From January 23-25, 2003, the Semester at Sea ship was docked in Havana, Cuba. We spent one full day at sea prior to arriving - during this time we attended our Cuba "bootcamp" - an entire day of Core where we learned all about Cuba. We also killed some time playing Spades (this would become a tradition), having a salsa dance party the night before we docked, and settling into our rooms.
Wednesday, January 22, 2003
"Our first interport speaker spoke about the history of Cuba. The next speaker spoke on the more recent history of Cuba, including the embargo. The third speaker talked about the effects of the embargo on the Cuban people."
I feel super fortunate for having gotten the opportunity to go to Cuba. At the time, the only way in for Americans was on an educational visa, which is what we entered the country on. It was recommended that we not get the Cuban stamp in our passport because of the issues it could cause every time we reentered the US. A document was given to each of us, should we choose to get the stamp, that would explain why we had been in Cuba.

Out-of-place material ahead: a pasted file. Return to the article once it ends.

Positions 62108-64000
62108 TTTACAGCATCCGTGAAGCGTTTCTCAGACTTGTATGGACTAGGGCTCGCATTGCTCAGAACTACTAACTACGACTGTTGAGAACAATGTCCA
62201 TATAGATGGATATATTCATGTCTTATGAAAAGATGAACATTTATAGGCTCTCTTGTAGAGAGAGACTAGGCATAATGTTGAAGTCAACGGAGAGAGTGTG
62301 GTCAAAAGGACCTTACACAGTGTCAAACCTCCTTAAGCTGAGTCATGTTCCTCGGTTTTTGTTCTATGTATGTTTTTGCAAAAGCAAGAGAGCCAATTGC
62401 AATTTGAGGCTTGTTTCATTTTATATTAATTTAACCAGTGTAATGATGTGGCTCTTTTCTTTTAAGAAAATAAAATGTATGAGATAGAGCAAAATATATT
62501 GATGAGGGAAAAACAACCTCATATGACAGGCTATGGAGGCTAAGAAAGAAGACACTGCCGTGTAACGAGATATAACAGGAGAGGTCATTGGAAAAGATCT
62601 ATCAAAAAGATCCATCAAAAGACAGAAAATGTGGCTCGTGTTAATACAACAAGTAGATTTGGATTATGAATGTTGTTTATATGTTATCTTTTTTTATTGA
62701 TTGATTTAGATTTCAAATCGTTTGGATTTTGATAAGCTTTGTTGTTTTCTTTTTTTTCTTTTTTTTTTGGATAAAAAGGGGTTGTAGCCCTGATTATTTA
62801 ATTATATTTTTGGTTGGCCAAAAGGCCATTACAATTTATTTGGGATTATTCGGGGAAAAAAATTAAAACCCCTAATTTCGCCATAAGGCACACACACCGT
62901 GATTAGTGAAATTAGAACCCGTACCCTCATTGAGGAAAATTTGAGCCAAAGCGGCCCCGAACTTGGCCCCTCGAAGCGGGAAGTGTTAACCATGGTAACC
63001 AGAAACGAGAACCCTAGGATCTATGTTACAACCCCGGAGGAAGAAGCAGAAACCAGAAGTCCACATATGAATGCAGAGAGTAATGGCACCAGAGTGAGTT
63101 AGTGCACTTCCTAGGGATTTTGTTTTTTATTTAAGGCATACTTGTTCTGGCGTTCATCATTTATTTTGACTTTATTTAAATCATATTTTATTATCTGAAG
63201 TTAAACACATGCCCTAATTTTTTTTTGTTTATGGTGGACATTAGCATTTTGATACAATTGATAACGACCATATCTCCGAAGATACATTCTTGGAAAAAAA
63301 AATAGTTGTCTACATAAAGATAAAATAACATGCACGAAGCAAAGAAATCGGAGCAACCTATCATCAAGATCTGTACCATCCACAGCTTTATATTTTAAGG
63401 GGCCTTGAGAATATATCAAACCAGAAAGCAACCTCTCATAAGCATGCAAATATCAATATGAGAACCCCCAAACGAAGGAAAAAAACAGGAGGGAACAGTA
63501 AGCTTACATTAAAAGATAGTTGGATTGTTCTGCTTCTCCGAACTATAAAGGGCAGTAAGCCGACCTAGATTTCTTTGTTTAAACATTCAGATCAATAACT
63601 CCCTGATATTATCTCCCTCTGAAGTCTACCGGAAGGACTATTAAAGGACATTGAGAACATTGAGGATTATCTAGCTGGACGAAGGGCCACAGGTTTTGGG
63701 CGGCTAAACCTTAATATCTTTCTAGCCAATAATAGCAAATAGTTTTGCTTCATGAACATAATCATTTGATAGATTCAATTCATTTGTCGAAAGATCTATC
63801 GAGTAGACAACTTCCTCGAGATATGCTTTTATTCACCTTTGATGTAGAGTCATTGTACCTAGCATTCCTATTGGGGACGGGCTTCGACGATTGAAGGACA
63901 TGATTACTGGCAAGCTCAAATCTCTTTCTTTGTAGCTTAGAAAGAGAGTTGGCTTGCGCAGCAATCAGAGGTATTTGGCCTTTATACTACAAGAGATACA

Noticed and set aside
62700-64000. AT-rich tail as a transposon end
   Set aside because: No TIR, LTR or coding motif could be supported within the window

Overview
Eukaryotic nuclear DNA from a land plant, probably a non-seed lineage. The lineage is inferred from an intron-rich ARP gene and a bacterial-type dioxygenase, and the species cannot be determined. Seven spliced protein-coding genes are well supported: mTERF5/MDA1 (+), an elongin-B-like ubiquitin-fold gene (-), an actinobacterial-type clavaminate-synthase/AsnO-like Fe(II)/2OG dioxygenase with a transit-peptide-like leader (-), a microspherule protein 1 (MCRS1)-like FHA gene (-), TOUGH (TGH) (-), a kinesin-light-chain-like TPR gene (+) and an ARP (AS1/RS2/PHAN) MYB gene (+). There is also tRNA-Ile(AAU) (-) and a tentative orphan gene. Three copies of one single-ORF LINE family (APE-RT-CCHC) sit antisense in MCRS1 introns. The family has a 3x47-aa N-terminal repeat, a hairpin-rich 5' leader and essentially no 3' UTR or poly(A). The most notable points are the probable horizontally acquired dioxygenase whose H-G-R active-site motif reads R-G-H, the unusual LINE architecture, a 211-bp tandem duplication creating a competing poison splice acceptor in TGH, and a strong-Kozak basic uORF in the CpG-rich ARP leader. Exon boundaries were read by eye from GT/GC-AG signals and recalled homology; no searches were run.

Not long after (2005 I believe) all visa access to Cuba by Americans was revoked, and students could no longer go on an educational visa. Since, travel has been opened a bit to Cuba for US citizens, provided they travel with a travel group or company that has the proper visas.
Cuba: Day 1
Thursday, January 23, 2003
"Bright and early with Rhiannon (my roommate) this morning! Up at 5:30 to watch the ship pull into Havana, Cuba. The sunrise started red and purple, growing into a rainbow of colors. A gorgeous sunrise over a smoke filled horizon."
|Sarah, Rhiannon, and I awaiting sunrise|
"We got our passports and took our first steps into Cuba."
"We headed to the welcome reception at the University of Havana. We got to choose between 3 lectures - I chose one on US-Cuban relations. After, we had some lunch, and then my friends and I went to watch a salsa band that had appeared on stage. A Cuban guy came up and asked me to dance, and I quickly learned that Cubans salsa a little differently than the Spaniards."